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(Rodrigo Bellott’s Tu Me Manques (English translation, I Miss You) is available now on DVD as well as on all VOD services. Like what you see here on Hammer to Nail? Why not give just $1.00 per month via Patreon to help keep us going?)

At the heart of Rodrigo Bellott’s Tu Me Manques (English translation, I Miss You) is a father grieving over the loss of his son, a son whose sexual preference clashed with every value held by the father. Jorge (Oscar Martinez) sets off on a fact-finding journey aimed at piecing together who his son truly was. Jorge’s son, Gabriel (Reyes Antelo)  had to keep his love life and most of his identity separate from his very heteronormative father. So where does Jorge start the journey that will help him piece together his son’s life? Naturally, he contacts the person who knew his son best, his former lover Sebastian (Fernando Barbosa).  

For Jorge, the wound of losing his son is still very raw. He tells Sebastian that Gabriel previously had a girlfriend. His son was into karate and was going to get military training. In short, Jorge’s implication is that Sebastian brainwashed his son into being gay. At one point, Jorge lashes out at Sebastian, “We don’t have people like that in my family.” It is clear that Jorge never knew his son. Sebastian helps guide Jorge through the life his son kept subterranean from him. He tells Jorge about how they met, the intimacies of their romance, Gabriel’s dietary habits, even the music he liked. Sebastian also introduces Jorge to the friends that orbited around him and Gabriel. Jorge starts understanding the world not as he dogmatically sees it, but as his son saw it.  

The other major storyline in Tu Me Manques involves Sebastian’s attempt to direct a play in his home nation of Bolivia based on the life of Gabriel (This film is based on the original play of the same name, Tu Me Manques). Sebastian goes through the difficult work of casting gay actors and staging a play in which being gay is central to the plot – not an easy trick to pull off in a country that still has pockets of profound homophobia. As Sebastian’s sponsors pull out and support from the Bolivian Culture ministry dries up, his elegy for Gabriel may never see the stage.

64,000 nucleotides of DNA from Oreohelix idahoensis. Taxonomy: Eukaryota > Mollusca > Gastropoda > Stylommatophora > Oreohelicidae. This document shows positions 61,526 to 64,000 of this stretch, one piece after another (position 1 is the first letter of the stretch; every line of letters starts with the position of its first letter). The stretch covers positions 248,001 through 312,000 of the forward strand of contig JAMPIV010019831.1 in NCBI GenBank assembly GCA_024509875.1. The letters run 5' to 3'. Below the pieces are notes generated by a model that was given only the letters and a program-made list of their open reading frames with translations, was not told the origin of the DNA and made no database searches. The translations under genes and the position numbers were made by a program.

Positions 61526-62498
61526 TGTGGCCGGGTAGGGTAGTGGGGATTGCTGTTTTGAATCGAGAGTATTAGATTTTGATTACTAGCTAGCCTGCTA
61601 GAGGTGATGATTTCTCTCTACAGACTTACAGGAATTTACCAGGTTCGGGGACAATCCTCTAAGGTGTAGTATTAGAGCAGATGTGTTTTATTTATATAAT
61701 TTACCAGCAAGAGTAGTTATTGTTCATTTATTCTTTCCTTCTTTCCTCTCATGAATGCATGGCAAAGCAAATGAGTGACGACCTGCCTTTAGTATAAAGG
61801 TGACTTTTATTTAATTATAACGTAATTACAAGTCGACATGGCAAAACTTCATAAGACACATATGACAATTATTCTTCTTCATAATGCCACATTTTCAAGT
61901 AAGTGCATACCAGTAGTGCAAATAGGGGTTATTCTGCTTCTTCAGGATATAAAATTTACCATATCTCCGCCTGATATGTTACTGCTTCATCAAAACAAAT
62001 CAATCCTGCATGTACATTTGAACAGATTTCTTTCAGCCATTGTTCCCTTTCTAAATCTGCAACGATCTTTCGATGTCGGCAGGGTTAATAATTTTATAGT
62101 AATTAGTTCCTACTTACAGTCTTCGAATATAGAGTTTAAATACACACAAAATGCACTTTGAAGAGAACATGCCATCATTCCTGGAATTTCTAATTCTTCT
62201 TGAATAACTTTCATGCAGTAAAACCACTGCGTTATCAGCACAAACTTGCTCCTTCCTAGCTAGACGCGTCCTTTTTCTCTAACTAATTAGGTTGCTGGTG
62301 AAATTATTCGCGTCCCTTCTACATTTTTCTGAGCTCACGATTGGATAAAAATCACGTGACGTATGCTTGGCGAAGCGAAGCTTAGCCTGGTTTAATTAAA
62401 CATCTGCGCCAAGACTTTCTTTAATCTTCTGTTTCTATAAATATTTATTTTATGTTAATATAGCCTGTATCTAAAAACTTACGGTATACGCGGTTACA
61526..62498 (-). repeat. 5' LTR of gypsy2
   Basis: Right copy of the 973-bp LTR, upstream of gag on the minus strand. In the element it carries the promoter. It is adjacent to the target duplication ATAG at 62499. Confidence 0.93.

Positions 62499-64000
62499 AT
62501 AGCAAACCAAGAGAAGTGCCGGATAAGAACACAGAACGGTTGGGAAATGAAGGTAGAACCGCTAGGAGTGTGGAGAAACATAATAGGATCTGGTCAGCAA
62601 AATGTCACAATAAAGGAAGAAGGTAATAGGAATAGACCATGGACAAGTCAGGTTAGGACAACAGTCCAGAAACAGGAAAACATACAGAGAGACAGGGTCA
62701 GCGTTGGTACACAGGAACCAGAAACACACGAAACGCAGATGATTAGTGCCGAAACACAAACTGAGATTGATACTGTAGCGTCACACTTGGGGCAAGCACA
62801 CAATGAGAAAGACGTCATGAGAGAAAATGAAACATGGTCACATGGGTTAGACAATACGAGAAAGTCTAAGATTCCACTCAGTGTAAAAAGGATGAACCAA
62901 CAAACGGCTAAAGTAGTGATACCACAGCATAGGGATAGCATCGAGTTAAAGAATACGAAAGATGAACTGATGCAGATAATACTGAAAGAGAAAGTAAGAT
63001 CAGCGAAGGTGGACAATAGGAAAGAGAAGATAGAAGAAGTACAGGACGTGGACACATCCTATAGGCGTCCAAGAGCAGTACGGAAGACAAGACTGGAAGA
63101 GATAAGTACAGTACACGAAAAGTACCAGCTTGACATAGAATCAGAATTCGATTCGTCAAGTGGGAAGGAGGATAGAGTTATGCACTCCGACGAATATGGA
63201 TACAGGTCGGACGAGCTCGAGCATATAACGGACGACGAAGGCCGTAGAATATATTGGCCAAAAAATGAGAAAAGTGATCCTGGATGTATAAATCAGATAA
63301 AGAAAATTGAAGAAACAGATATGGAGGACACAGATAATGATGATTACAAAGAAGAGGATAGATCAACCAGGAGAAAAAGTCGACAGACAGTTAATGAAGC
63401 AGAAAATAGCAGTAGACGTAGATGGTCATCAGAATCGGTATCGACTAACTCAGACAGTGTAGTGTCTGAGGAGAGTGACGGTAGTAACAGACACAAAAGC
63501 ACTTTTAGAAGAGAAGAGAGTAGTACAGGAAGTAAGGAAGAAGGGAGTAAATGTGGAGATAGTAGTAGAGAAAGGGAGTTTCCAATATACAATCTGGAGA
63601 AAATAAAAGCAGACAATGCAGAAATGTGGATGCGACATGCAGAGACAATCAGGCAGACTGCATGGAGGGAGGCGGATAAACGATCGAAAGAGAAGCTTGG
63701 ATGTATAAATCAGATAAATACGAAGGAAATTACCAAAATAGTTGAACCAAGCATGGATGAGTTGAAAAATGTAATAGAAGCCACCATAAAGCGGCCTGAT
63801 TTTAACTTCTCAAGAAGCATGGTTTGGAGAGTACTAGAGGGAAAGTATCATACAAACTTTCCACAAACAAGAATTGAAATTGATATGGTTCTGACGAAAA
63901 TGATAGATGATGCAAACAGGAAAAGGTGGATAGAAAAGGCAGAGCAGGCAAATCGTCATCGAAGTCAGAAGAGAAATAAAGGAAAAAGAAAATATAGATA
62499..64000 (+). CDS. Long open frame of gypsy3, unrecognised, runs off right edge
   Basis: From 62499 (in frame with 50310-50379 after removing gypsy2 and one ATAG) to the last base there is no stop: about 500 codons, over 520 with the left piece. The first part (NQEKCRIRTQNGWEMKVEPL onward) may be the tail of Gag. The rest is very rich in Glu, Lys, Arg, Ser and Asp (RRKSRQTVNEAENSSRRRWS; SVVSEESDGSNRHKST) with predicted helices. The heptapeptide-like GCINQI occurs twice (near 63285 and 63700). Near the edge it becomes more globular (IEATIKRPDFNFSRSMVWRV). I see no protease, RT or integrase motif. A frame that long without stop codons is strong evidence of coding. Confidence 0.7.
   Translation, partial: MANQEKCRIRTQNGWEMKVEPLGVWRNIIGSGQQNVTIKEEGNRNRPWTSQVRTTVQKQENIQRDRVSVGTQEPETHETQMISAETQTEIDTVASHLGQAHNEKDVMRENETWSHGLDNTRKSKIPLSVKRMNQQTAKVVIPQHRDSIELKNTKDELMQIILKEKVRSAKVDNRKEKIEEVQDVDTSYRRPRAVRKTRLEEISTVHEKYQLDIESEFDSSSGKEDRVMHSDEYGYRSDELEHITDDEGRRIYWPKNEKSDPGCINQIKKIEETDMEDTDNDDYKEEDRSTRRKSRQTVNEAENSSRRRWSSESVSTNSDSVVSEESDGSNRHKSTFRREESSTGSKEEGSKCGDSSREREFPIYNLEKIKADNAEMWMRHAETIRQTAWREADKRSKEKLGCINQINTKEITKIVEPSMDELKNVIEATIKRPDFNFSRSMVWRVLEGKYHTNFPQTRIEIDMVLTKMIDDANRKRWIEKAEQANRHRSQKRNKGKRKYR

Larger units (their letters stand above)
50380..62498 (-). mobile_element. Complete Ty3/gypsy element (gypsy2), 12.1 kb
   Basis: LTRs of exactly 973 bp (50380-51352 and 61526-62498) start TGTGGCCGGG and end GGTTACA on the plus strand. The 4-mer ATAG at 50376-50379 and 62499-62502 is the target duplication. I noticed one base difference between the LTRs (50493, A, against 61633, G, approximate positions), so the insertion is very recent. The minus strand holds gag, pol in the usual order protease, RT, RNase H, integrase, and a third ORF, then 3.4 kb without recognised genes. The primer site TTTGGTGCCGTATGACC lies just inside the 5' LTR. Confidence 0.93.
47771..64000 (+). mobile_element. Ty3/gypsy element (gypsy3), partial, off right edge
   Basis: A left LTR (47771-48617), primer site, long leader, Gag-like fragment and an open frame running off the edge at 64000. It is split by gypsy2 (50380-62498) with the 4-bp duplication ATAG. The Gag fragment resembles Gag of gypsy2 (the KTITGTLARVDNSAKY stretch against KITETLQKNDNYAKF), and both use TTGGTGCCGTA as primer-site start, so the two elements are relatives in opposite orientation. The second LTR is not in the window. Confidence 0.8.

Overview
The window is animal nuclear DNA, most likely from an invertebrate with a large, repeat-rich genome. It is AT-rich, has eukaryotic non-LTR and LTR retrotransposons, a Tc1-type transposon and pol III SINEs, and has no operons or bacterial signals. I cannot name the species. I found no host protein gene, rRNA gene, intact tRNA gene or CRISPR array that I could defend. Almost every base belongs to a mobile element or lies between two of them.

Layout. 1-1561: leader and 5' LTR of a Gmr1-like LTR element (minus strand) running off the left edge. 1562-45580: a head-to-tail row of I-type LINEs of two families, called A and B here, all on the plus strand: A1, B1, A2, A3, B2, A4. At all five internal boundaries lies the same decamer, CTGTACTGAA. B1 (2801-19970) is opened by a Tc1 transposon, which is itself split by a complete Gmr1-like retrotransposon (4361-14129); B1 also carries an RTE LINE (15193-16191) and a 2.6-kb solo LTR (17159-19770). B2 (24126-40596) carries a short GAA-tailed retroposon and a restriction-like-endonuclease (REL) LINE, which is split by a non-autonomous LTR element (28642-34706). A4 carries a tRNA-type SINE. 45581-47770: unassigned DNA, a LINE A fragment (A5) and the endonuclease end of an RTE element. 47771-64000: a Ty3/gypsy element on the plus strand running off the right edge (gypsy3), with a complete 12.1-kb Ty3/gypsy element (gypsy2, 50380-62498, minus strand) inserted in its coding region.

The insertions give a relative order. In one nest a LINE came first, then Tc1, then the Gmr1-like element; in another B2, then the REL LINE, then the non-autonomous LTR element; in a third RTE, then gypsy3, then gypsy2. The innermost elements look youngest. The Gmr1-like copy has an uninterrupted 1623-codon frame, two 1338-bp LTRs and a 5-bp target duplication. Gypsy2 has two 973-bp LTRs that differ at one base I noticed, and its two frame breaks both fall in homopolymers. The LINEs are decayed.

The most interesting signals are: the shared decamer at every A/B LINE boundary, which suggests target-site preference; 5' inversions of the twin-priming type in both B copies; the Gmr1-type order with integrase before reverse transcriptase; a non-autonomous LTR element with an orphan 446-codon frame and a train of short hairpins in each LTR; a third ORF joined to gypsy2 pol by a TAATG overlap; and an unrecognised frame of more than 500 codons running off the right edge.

There are scenes in Tu Me Manques that are a bit clumsy, where the acting is unnecessarily intense and shouty. This creates moments of unevenness in the film. On balance, however, the film succeeds in transmitting to us the profound sorrow involved in the loss of a son and a lover. Oscar Martinez’s performance, going from not knowing much about his son’s lifestyle to a deep dive into the gay community, is noteworthy. Some of the most emotionally impactful scenes in Tu Me Manques involve the staging of the play and the personal testimonies given at the casting by the actors interviewing for roles.  

You come out of Tu Me Manques remembering those you lost, appreciating those still in your life. Values clash between parents and children, between friends, lovers, and often between generations. Admittedly, conflicting values are often hard to reconcile. Perhaps, the deciding factor when evaluating values is to ask which values are exclusionary and which are inclusionary. Tu Me Manques makes a very strong case for the latter.  

– Ray Lobo (@RayLobo13)

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